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Island of Dreams, Island of Fears: Conflicting Representations of Ellis Island
Rebecca Ewing

"Ellis Island is a reminder of the hope for freedom and prosperity that the United States offered to the poor, tired, hungry, and downtrodden of the world," proclaimed the legislation designating January 1, 1992 as National Ellis Island Day.1 Congress' patriotic view of Ellis Island is just one among a host of opinions which have been expressed about the famous island over its century of identity as an immigration facility. From the opening day of the immigration station's operation on January 1, 1892, through its phases of use and disuse, and finally to its present conception as a National Historic Monument and a museum, the island has been the center of debate over whose meaning should be the official one.

Immigrants, historians of immigration, the general public, immigration officials, and the National Park Service have all viewed the island through different colored glasses, some rosier than others. The debates have been especially heated because of the unique nature of the island. Over 12 million immigrants passed through the station during the sixty-odd years it operated, and about 40 percent of all Americans are connected to Ellis Island by an ancestor or relative, giving a broad base of opinions from which to draw praise and criticism.2 The Ellis Island Immigration Museum, which opened in 1990, is the most recent product of the struggle to give an official meaning to the island and the experiences associated with it. As national opinions change and as new ways of viewing immigration and its effects on society come into vogue, the competition for an official meaning is certainly not yet dead.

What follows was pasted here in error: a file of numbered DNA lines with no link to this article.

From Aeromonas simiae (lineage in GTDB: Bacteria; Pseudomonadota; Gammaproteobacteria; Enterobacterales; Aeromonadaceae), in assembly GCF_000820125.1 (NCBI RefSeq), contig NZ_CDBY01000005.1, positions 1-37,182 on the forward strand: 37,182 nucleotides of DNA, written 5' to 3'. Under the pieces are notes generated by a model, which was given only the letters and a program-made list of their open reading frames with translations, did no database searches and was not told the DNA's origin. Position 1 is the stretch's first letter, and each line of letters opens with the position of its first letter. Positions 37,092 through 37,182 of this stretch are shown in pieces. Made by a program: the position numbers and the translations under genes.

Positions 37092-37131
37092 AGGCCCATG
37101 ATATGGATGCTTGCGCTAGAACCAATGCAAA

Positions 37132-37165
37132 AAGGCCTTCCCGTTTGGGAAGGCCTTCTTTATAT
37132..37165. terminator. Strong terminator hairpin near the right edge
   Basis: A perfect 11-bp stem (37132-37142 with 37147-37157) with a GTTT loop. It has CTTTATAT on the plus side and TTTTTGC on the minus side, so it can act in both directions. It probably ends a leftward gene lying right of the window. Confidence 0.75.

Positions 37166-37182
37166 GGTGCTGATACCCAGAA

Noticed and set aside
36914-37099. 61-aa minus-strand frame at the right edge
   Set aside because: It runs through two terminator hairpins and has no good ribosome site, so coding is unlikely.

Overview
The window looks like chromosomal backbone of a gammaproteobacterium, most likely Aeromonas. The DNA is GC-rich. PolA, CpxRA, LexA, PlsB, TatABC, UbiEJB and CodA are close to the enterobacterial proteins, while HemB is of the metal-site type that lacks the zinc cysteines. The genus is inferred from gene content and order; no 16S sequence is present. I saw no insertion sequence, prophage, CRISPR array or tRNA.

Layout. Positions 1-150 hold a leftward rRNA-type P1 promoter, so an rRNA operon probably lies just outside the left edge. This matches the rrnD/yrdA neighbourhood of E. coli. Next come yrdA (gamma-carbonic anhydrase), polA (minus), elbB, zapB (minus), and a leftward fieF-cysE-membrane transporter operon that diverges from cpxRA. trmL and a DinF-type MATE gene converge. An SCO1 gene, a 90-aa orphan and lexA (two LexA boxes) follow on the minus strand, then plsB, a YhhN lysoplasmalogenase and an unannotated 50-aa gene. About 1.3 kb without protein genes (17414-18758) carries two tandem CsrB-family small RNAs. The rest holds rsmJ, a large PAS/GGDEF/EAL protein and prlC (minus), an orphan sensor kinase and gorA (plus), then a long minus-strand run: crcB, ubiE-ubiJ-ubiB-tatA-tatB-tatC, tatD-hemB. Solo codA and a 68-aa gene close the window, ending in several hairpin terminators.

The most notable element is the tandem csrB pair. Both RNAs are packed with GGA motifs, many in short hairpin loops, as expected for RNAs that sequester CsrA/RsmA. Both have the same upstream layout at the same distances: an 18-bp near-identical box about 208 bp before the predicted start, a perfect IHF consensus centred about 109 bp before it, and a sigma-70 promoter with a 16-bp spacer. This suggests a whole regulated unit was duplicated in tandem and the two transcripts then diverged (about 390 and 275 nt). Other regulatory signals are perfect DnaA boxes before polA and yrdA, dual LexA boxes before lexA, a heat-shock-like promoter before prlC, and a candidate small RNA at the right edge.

Although the most significant portion of Ellis Island's history occurred after the first immigrant station opened in 1897, the island has actually been in use since Colonial times. Under the various names of Bucking, Oyster, and Gibbet Island, through the 1600s and half of the 1700s New Yorkers used the island for various purposes, including oyster catching, oyster

1. Joint Resolution Designating January 1, 1992 as "National Ellis Island Day" (Washington D.C.: U.S. Government Printing Office, 1991).
2. Ibid.

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